A file photo of Aam Aadmi Party convener Arvind Kejriwal talking on a phone after he assumes the office of the chief minister of Delhi in New Delhi. (AP Photo)
How big is big is a question of much debate in Delhi.
The Aam Aadmi Party promised in the manifesto that its MLAs, ministers or chief minister would not shift to a “big” government accommodation if elected to power. CM Arvind Kejriwal accepted two duplex houses — with five bedrooms each — in the heart of New Delhi on Friday. Those 9,000 square feet of real estate, he clarified, was below his entitlement and half the space would anyway be used for a home office. “If you want, take your cameras to the flat, see for yourself and compare with the earlier CM’s house,” he told reporters.
The media inspection of the two houses didn’t throw up a response the AAP had hoped for. The next day, Kejriwal dropped the idea of moving in there, saying the Aam Aadmi didn’t approve. As a result, the government is in the house hunting mode all over again, this time for “a smaller, modest” dwelling.
Meanwhile, all six ministers accepted sarkari cars for official use. This was not out of line with the AAP’s stated position. Their manifesto rejects use of beacons but not official cars if driven without VIP traffic privileges. The CM continues to use his WagonR but the ministers have taken the Toyota Innovas that the Congress cabinet left behind.
It wouldn’t have triggered a media scrutiny had the ministers not indulged in all the grandstanding. We certainly do not expect them to queue up at Metro stations or look for autos every time they need to get to meetings and conduct spot inspections across the city, particularly during peak or odd hours. An average Delhiite has more to worry about than the size of the CM’s house or how a minister commutes.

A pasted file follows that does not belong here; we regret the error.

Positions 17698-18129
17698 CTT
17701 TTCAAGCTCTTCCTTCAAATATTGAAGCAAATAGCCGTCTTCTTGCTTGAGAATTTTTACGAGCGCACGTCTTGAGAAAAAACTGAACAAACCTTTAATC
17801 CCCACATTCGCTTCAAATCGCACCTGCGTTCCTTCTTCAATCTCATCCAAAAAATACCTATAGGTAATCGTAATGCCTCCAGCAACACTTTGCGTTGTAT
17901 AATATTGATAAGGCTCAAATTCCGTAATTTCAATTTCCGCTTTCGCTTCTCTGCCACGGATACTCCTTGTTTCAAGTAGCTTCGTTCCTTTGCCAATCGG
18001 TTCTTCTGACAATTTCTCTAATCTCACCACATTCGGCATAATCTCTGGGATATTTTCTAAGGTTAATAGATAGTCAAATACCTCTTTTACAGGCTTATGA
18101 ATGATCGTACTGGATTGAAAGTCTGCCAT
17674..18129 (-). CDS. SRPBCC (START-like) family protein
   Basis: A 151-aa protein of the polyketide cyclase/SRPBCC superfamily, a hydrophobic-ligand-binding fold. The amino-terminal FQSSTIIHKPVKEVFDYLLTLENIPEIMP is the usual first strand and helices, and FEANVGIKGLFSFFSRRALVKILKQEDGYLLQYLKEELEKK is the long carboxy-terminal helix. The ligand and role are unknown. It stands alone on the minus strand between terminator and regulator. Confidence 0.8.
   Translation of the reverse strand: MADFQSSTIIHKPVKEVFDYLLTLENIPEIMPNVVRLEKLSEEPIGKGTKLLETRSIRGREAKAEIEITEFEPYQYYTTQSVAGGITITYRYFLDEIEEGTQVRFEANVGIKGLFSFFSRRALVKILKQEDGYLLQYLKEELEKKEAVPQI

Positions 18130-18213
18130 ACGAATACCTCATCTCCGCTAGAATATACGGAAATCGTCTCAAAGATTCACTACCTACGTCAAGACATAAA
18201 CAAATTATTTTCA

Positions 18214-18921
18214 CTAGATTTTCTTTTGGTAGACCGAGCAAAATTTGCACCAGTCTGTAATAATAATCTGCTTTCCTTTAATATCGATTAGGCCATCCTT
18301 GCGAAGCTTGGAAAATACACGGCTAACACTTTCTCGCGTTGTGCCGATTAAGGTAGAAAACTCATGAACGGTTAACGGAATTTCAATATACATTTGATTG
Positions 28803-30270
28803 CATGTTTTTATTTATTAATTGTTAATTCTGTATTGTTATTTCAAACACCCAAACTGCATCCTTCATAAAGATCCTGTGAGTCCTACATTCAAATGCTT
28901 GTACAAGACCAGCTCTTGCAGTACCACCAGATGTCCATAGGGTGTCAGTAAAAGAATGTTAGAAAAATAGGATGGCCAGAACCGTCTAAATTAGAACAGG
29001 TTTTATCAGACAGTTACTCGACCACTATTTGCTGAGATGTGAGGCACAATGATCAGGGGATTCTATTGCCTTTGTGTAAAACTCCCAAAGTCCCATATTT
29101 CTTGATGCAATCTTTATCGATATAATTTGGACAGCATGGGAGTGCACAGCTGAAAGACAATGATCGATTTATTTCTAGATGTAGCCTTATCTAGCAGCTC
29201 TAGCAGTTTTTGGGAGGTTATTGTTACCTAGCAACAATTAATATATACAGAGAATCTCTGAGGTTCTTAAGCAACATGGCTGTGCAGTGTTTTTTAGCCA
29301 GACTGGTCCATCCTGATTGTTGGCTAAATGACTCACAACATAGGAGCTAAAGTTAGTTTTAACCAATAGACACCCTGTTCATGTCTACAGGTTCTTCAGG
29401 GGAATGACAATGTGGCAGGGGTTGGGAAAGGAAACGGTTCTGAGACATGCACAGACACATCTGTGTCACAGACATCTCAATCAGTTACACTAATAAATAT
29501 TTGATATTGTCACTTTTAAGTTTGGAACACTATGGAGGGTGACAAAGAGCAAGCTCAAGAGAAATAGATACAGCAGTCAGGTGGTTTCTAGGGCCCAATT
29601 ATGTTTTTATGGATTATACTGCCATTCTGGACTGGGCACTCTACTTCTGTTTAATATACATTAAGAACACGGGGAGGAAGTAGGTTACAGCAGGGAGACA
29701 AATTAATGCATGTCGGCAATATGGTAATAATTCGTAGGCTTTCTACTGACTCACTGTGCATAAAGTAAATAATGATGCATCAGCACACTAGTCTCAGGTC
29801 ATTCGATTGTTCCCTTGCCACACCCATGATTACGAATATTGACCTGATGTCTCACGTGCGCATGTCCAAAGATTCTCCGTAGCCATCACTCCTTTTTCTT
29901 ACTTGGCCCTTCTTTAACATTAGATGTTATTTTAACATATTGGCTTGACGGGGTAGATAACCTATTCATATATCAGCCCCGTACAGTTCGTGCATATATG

For example, she would be concerned if the CM stopped meeting the citizens at the janata darbar, meant for public grievance redress. Though declared an open house, the secretariat is still too walled in for the CM and his ministers to conduct daily public interactions. When he tries it in a housing society in Ghaziabad, swelling crowds become a nuisance for the neighbours.
VIP status is misused across India. It is not unusual to see ‘lal batti’ cars taking VIP wives shopping or gun-wielding bodyguards intimidating citizens. VIP takeover of public roads violates our fundamental right. But certain official privileges are necessary because these ensure security and maximize efficiency. With all the problems of the city waiting on their plate, do we want the ministers to spend most of their working hours crawling in autos or standing in metro queues? Similarly, a security cover for a CM is a must in a city that has seen political assassinations and an attack on Parliament.
Chief ministers are not judged for their homes and cars but for their governance agenda, which the AAP clearly doesn’t lack. If followed efficiently, its 50-page manifesto and 17-point agenda can bring about a sea change in Delhi. And if the new government really cares for the taxpayers’ money, it must focus on improving the delivery mechanisms.
For example, cleaning the Yamuna has been the biggest waste of public money in Delhi’s history. In the last 20 years, the government has spent more than Rs. 1,500 crore to clean the river but ended up making a drain out of it. The signature bridge across the river to improve connectivity between central Delhi and the northeast district, the most ignored part of the capital, has seen a cost escalation of more than Rs. 500 crore since it was commissioned in 2008.
The BRT project was abandoned by the previous government after an investment of more than Rs. 300 crore. The never-ending Connaught Place revamp has already sucked up more than Rs. 600 crore. But some sections still look war-ravaged. The façades and colonnades restored three years back look frayed and timeworn, and in some places literally falling apart.
Anxious to deliver on its key poll promises in the first 48 hours, the new government should relax and breathe easy now it has won the trust vote. It’s time to focus on governance instead of symbolism.